Coping with COVID-19: Keeping your mental health in mind

We are currently in the midst of a global pandemic, COVID-19, which is impacting the way we live our daily lives.

While there is concern for protecting our physical health, it is imperative that we take the preventative steps to care for our mental and emotional health as well.  Kerry Hopson, a Licensed Clinical Social Worker at Granville Primary Care, Butner-Creedmoor, shares the symptoms and warning signs that may indicate worsening mood, and provides examples of an action plan that can help you and your family during this time.

Warning Signs & Symptoms

Although these may be more obvious to pinpoint for some, mental health symptoms are not always easy to identify. During this time, it is expected to feel more socially isolated due to the social distancing sacrifices we are making to contain the spread of COVID-19. It is also normal to experience increased worry, anxiety, physical tension, and feeling as if you are living on edge. Considering how the economy has been impacted, people are undergoing increased pressures to take on roles and responsibilities with which they are less accustomed. This may lead to irritability, helplessness, and despair with facing the unknown. It is also normal to feel lost with your changing routine, including grieving your normal daily schedule. If you already have pre-existing mental health conditions, this can put you at increased risk for a mental health crisis.

What to do: Coping with COVID-19

  • Separate yourself from the news and social media regarding COVID-19. Instead, set aside a specific time to check-in with the latest updates to have greater control over how and when you receive information. Consider what you would like children to know about the news, and find creative ways (i.e. art, writing, through play) to communicate age-appropriate information. Be willing to have open discussions to avoid bottling up of emotions.
  • Be willing to find different ways to socialize and help out in ways that will still comply with social distancing mandates. Classes and services are being offered in the community through downloadable apps on your tech devices. There is an active toll-free Hope Line that has been established for older adults experiencing isolation and loneliness. The number is 1-866-578-4673 (HOPE). Find ways to connect with your loved ones and roommates at home by playing cards and board games, sharing fond memories and stories, or learning something new to cook together. Check-in with professionals in your field and ask about how they’re coping with the changes and offer support to those who are unemployed or to those who are on the front lines.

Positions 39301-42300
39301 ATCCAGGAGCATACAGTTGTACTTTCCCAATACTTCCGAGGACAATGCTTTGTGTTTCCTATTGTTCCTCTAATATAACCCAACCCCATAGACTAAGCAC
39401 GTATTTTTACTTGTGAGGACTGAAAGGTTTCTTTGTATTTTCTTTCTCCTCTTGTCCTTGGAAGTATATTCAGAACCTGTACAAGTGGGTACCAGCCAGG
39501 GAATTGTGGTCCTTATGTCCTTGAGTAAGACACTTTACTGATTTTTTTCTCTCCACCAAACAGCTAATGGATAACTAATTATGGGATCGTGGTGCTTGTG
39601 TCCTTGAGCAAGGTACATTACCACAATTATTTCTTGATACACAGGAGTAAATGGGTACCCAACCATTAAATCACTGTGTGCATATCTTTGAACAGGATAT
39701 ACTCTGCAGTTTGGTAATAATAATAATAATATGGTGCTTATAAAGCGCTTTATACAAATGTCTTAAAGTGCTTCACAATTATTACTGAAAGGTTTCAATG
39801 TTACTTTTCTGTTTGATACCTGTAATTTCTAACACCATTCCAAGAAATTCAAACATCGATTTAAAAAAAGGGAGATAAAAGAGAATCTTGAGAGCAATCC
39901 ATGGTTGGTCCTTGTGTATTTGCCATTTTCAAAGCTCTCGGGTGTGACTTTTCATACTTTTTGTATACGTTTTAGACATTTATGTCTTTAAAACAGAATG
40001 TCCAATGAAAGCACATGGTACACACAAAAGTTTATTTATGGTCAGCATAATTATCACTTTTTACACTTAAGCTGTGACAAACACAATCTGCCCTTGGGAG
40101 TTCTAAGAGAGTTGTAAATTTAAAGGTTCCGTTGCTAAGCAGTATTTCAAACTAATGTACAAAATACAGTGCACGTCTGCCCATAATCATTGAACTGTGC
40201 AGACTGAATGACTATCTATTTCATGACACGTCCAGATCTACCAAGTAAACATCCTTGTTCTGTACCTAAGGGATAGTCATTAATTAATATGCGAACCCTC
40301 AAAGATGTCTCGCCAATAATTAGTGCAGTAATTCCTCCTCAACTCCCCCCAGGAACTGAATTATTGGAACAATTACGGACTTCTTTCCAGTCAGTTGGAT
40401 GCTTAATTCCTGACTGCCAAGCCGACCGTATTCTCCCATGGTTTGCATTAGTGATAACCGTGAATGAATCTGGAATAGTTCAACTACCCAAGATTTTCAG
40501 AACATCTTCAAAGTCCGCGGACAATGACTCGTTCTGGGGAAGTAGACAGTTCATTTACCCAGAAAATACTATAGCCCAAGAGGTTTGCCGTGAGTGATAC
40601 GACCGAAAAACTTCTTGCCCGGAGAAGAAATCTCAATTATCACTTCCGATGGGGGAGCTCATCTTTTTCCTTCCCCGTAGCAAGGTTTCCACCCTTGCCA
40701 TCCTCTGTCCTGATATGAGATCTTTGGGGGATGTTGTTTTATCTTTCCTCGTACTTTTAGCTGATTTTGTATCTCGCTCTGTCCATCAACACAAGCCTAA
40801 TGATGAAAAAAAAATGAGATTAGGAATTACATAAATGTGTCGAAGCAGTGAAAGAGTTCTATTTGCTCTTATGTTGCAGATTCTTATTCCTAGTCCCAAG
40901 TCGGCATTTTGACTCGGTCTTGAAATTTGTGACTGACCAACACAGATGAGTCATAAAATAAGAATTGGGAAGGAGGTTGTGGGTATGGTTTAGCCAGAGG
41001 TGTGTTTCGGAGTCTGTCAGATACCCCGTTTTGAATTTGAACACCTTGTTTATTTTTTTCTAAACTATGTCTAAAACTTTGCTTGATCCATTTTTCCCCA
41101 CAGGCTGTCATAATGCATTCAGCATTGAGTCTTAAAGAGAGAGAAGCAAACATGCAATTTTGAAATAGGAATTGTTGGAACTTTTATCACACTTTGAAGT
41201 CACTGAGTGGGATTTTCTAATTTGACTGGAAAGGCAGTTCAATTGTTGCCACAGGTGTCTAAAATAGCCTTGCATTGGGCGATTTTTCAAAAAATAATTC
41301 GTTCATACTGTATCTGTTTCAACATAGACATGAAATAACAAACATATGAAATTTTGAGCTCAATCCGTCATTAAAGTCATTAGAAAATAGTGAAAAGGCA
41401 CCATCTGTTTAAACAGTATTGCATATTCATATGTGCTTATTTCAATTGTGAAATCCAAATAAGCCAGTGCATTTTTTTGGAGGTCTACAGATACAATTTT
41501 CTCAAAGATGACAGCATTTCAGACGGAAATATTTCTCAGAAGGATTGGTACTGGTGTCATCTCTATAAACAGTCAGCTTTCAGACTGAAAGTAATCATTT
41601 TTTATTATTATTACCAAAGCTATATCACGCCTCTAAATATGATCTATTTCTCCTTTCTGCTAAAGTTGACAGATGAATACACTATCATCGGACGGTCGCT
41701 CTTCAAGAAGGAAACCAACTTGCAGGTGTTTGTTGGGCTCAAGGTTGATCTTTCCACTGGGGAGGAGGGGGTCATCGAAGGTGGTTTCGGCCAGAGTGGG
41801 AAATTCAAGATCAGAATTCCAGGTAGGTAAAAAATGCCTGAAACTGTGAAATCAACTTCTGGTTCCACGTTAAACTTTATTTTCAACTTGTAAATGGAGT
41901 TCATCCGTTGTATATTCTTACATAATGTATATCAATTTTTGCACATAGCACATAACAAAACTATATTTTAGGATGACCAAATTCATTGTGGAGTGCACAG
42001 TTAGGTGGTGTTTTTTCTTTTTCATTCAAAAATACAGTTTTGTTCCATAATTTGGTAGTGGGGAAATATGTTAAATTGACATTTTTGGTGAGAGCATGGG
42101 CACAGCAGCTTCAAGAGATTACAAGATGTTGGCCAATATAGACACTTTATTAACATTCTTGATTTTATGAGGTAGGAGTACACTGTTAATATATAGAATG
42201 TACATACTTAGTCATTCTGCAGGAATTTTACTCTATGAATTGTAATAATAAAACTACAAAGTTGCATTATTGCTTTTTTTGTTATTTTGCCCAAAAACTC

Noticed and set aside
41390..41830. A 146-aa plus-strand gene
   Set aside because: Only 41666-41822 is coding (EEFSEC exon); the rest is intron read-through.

• Maintain a daily routine. You do not have to change into your work clothes every day if you are staying at home, but get out of those pajamas. Consider family meetings with children to discuss daily structure and expectations, and allow for them to give their feedback to encourage creativity and compliance with the new routine. Stick to your regular sleep/wake cycle and do not deviate from this, as it could be even harder to adjust when things return to normal. This can also make people more vulnerable to increased mood symptoms.
  • Find a way to maintain exercise and step outside with still complying with social distancing.  Consider taking a walk, working in your garden, and using online exercise videos to maintain physical and mental wellbeing. Have an accountability buddy or tech device keep track of your progress. Daily exercise can help you prevent gaining the “quarantine 15” that comes with inactivity.
  • Focus on what you can control. Acknowledge the vulnerability we are experiencing. Tell yourself, “This is hard now, but this is time limited”. Take slow deep breaths for 5-10 minutes at a time, and find a calm place to practice this skill for relaxation. Breathe in through your nose, pause briefly, and exhale even slower through your mouth. You may also place an object on your stomach or chest to see the rise and fall of the breath. Notice and release any tension you are holding (i.e. shoulders, jaw, neck).
  • Reassess your priorities. This is a life changing experience for many. Engage in self-reflection on the things that matter most to you. Consider rearranging your priorities, make plans for social outings following the quarantine, and express appreciation to those around you who have helped you in a time of need.

If you feel like you need professional guidance during this time, many mental health counselors are using telehealth methods to provide therapeutic support. If you are experiencing a mental health crisis, use the available resources below.

Mobile Crisis: 800-939-5911

Crisis Textline: Text TALK to 741741

National Suicide Prevention Lifeline: 1-800-273-8255

Disaster Distress Helpline: 1-800-985-5990

Kerry Hopson is a Licensed Clinical Social Worker, providing behavioral health consultations to patients of Granville Primary Care, Butner-Creedmoor, located at 1614 NC Highway 56, Creedmoor, NC 27522. She has previously provided outpatient psychotherapy at Granville Behavioral Health Services in Oxford. In order to schedule a consultation with Kerry, schedule an appointment with a primary care provider at the Butner-Creedmoor clinic by calling 919-575-6103 or online at